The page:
In September 2018, a case of human infection with a swine-origin influenza virus was detected in Australia through routine human influenza virus surveillance by the World Health Organization (WHO) Collaborating Centre for Reference and Research on Influenza (Melbourne, Victoria, Australia), which is part of the WHO Global Influenza Surveillance and Response System. The sample was from a 15-year-old female adolescent living in a semirural area in South Australia, ≈100 km from Adelaide. The patient sought outpatient care for a mild respiratory illness ≈8 days after illness onset. The attending physician collected a nasal swab sample and sent it for testing to a laboratory in Adelaide, where influenza A was detected by real-time reverse transcription PCR (RT-PCR) but not subtyped. The sample was subsequently forwarded to the WHO Collaborating Centre for further characterization. It was later determined that the patient had not been vaccinated against influenza in 2018 and had had contact with animals at an agricultural show in South Australia the day before illness onset.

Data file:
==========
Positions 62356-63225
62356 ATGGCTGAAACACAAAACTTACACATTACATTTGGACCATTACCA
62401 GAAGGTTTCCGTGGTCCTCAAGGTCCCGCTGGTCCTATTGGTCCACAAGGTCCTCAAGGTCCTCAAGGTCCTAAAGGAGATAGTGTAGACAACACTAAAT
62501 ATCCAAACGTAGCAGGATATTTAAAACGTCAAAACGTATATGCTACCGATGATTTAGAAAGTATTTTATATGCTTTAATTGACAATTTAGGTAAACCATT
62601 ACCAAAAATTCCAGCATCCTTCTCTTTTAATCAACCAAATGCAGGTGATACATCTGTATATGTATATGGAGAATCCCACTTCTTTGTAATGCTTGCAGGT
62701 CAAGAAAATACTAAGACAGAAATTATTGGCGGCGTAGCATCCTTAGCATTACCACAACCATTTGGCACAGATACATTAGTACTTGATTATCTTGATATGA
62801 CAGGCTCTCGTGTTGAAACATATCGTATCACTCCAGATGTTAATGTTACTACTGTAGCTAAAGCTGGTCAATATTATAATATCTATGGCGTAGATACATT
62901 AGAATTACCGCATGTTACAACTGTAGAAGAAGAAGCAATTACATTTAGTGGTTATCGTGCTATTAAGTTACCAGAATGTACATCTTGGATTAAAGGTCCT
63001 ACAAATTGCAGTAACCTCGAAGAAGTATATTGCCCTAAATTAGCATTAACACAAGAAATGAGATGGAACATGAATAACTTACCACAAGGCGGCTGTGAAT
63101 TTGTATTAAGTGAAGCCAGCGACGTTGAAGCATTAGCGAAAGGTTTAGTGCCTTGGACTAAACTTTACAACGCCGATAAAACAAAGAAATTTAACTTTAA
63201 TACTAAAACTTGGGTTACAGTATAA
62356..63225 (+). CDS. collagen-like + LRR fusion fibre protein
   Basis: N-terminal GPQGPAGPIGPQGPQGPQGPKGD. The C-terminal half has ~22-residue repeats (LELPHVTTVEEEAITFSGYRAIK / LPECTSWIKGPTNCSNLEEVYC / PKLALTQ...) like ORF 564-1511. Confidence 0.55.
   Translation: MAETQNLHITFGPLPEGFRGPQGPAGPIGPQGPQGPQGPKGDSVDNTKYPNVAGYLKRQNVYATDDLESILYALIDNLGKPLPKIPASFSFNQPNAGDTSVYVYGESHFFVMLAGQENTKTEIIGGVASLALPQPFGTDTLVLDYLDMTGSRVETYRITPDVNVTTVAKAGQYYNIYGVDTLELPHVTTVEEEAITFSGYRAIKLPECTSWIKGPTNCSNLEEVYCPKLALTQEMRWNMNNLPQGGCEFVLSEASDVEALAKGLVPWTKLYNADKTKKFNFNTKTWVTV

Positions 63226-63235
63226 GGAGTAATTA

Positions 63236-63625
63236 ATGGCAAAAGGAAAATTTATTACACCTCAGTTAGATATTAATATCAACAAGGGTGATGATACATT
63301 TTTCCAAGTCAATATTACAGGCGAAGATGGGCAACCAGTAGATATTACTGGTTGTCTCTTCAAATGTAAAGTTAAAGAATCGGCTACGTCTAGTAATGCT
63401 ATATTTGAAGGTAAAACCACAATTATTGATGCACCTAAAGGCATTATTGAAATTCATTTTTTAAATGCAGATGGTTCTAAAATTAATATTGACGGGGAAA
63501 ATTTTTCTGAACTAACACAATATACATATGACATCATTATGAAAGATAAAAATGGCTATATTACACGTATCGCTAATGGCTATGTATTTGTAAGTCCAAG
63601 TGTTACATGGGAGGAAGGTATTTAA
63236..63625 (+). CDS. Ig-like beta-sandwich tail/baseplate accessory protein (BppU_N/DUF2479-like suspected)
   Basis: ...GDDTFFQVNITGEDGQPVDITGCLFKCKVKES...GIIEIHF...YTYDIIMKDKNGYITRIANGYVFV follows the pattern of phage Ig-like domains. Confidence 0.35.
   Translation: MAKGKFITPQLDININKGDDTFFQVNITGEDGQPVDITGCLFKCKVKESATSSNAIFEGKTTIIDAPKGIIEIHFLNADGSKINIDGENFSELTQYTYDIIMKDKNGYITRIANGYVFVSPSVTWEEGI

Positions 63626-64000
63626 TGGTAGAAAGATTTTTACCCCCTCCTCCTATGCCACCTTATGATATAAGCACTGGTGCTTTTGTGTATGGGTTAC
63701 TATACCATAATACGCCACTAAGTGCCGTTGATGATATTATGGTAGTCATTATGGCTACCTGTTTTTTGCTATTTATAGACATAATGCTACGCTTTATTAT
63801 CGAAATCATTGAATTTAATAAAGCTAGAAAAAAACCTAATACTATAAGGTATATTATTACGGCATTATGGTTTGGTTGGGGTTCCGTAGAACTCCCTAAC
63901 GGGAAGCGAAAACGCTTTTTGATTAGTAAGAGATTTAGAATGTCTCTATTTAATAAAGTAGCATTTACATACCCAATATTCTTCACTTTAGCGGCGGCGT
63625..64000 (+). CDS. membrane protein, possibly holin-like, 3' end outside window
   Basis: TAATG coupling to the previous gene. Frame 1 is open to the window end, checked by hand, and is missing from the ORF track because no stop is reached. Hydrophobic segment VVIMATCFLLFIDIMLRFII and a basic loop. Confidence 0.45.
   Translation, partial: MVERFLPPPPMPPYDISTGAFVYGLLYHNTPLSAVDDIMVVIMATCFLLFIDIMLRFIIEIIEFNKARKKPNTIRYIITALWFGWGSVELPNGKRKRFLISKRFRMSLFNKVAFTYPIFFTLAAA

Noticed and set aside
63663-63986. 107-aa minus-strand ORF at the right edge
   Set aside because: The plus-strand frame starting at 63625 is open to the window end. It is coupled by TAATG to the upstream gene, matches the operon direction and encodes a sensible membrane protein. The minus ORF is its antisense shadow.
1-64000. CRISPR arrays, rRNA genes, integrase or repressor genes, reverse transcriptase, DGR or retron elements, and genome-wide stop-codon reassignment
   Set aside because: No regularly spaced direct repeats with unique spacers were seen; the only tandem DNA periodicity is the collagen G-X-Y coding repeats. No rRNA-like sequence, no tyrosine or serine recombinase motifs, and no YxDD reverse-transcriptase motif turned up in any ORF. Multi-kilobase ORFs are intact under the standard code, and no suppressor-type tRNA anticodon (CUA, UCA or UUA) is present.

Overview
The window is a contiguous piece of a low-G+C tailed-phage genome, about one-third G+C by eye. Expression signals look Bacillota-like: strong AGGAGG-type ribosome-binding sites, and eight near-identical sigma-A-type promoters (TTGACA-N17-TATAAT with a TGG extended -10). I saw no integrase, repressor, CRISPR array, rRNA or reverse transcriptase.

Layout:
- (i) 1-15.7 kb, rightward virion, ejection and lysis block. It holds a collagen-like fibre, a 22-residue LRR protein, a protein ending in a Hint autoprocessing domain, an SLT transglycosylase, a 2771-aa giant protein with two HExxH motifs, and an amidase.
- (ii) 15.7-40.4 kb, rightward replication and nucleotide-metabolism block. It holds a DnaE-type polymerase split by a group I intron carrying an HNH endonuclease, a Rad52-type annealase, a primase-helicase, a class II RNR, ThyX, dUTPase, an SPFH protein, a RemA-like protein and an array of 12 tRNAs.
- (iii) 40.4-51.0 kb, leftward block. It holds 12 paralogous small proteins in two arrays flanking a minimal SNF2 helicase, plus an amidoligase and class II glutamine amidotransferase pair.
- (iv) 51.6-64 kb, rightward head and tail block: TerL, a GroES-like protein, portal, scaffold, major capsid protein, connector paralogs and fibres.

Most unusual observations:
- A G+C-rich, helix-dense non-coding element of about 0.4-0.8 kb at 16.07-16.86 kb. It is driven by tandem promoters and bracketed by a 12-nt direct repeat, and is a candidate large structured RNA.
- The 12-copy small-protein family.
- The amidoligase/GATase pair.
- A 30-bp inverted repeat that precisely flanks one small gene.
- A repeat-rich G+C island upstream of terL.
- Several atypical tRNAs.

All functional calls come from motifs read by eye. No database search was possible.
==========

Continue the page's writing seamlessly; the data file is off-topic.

We isolated an influenza A virus in SIAT-1 MDCK cells (7) and designated it as A/South Australia/85/2018 (Appendix). Testing of this isolate by real-time RT-PCR with an influenza diagnostic kit from the US Centers for Disease Control and Prevention confirmed that the virus was an influenza A(H3N2) virus with a pH1N1-like nucleoprotein (NP) gene. Hemagglutination inhibition (HI) assays of the isolate showed that this virus had >5-fold antigenic divergence to ferret antiserum raised against human H3N2 viruses collected during 1993–2016 and an H3N2v from the United States (A/Minnesota/11/2010) (Appendix Table 1) (6). The A/South Australia/85/2018 virus showed good cross-reactivity (within 2-fold of the homologous HI titer) with pig antiserum to a US swine A(H3N2) virus, A/swine/New York/A01104005/2011 (Appendix Table 2). Although both viruses showed high genetic divergence, they contained a common hemagglutinin (HA) Y155H substitution within antigenic site B (Appendix Table 3); its role in antigenicity remains unknown.